9. Help staff with media relations and publications such as newsletters, brochures and annual reports

  10. Mentor refugee families or individuals

They look for volunteers with:

  1. Excellent communication and interpersonal skills

  2. Flexibility, patience and the ability to work in a multi-cultural environment

  3. The ability to work well in team as well as independently

         Helpful, but not essential:

  1. Prior experience working with refugees, asylees or immigrants

  2. Fluency in another language (French, Arabic, Somali, Vietnamese, Bosnian, Russian, etc.)

For more information or to volunteer, please contact the IRC office in your area.

Global Programs

They also periodically post volunteer opportunities with programs worldwide. Please visit their Job Search page and select "Volunteer" from the "Work Schedule" menu.

Online Volunteers

Help spread the word about humanitarian issues and the work that they do. If you have a blog or Web site, please link to them!  More ways to help:

  1. Become a fan of the IRC on their official Facebook Fan Page and join their official Facebook cause 

  2. Follow them on Twitter

  3. Promote their stories on social news sites such as Digg and Reddit. (Look for the handy icons on their stories and blogs.)

  4. Tell your friends about them


How To Donate:

Donate by Mail or Phone

Call or mail your contribution.

Please call 1-877-REFUGEE (1-877-733-8433).

To give by mail, please send your check to
International Rescue Committee
P.O. Box 96651
Washington, DC  20090-6651.

Work of Becky Chandler in Haiti

Becky Chandler was born at Stephens Memorial Hospital in Norway Maine, and grew up in a log cabin in Woodstock, Maine (near Bethel).  She went to Telstar High School and attended Brandeis University in Boston where she earned a degree in Sociology. After graduation she joined the Peace Corps and lived in Mongolia for 2 ½ years. When she returned she went to graduate school at Columbia University in New York where she received a Masters degree in social work and a Masters degree in public health. After that  she worked as a social worker in New York and then started working for the International Rescue Committee. She has worked for the International Rescue Committee for almost 5 ½ years now. She works as an Emergency Response Child Protection Coordinator so now she sets up programs for children and youth around the world.  She has worked in 8 different countries (Guinea, Liberia, Chad, Sudan, Myanmar, Zimbabwe, Afghanistan, Haiti). Working in many different countries, she explained that she has learned to work with good translators, to learn basic communications in the countries in which she works, and she relies a lot more on body language to communicate.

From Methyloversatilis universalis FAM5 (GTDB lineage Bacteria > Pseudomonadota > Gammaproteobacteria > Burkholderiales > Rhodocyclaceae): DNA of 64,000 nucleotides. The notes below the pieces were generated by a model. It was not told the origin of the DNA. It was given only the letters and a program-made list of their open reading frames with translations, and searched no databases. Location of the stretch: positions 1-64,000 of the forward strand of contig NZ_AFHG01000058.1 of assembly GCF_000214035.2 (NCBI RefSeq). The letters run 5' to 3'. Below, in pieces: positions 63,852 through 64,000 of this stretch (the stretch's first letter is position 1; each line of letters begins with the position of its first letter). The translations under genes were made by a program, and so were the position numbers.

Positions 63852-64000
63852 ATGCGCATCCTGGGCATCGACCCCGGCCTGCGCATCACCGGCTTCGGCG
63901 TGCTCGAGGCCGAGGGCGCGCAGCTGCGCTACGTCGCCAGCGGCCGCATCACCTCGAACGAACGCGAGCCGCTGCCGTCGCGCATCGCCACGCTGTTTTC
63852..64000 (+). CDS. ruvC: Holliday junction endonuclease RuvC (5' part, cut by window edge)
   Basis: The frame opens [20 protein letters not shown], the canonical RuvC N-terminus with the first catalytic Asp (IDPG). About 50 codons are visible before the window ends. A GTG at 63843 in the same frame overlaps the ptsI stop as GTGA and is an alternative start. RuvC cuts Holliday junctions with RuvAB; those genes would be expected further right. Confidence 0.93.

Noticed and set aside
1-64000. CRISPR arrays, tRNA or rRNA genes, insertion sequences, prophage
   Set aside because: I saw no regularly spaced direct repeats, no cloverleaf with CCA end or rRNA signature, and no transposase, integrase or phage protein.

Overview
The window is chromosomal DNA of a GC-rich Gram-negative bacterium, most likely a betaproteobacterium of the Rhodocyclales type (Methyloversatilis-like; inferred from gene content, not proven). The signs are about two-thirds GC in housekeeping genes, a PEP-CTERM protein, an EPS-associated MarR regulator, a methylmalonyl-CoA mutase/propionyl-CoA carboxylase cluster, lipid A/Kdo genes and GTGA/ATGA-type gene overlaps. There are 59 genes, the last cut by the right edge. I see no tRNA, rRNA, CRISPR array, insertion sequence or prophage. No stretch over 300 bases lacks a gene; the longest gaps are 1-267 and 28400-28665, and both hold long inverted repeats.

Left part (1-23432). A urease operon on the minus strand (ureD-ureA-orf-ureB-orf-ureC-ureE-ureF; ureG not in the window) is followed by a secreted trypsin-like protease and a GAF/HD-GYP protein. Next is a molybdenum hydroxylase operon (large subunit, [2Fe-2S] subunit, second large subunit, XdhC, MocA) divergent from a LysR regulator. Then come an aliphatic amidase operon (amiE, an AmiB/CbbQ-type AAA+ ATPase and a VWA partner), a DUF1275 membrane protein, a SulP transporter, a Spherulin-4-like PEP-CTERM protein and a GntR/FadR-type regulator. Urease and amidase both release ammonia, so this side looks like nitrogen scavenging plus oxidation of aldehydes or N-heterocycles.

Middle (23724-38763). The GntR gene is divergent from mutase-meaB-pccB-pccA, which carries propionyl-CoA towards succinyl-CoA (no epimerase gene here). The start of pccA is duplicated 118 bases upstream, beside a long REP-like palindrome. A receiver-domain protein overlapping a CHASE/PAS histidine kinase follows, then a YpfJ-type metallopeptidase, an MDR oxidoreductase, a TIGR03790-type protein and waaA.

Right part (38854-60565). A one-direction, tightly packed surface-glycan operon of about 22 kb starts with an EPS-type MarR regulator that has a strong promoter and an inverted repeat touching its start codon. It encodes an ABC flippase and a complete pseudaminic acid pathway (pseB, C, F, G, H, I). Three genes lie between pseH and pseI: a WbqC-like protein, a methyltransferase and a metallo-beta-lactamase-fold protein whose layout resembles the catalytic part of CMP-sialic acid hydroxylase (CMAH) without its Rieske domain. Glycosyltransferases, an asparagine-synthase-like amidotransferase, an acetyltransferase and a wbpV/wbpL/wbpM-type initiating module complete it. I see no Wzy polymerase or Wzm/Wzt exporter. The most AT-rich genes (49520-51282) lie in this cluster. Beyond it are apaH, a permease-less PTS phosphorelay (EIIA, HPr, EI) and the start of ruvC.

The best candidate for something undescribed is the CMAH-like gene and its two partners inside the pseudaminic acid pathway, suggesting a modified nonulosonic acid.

When asked what she felt Mainers could do to help Haiti, Becky responded:  “I think the best thing that the people of Maine can do is to support agencies who have a long history of working with people who have been displaced. Hurricane season is coming and we are very worried about this second emergency that may be coming. IRC also has a long history in working with refugee resettlement and our Miami program has worked hard to resettle many Haitians in America over the years.”


International Rescue Committee
122 East 42nd Street
New York, NY 10168 USA
Phone: (212) 551-3000
Donate: 877-REFUGEE


Every day, IRC caseworkers hit the streets of earthquake devastated Port-au-Prince to talk to children who have lost their families and to search for parents looking for missing children. Photo: Gerald Martone/The IRC

To read Melissa Winkler’s article which features the work of Becky Chandler entiteld  “Bringing Families Together Again in Haiti,” go to:


Special thanks to Becky Chandler, Gerry Martone, Ezra Millstein, Melissa Winkler, and The International Rescue Committee for providing the information and photos found on this webpage.

Photo courtesy of Gerry Martone of International Rescue Committee

Photo courtesy of Gerry Martone of International Rescue Committee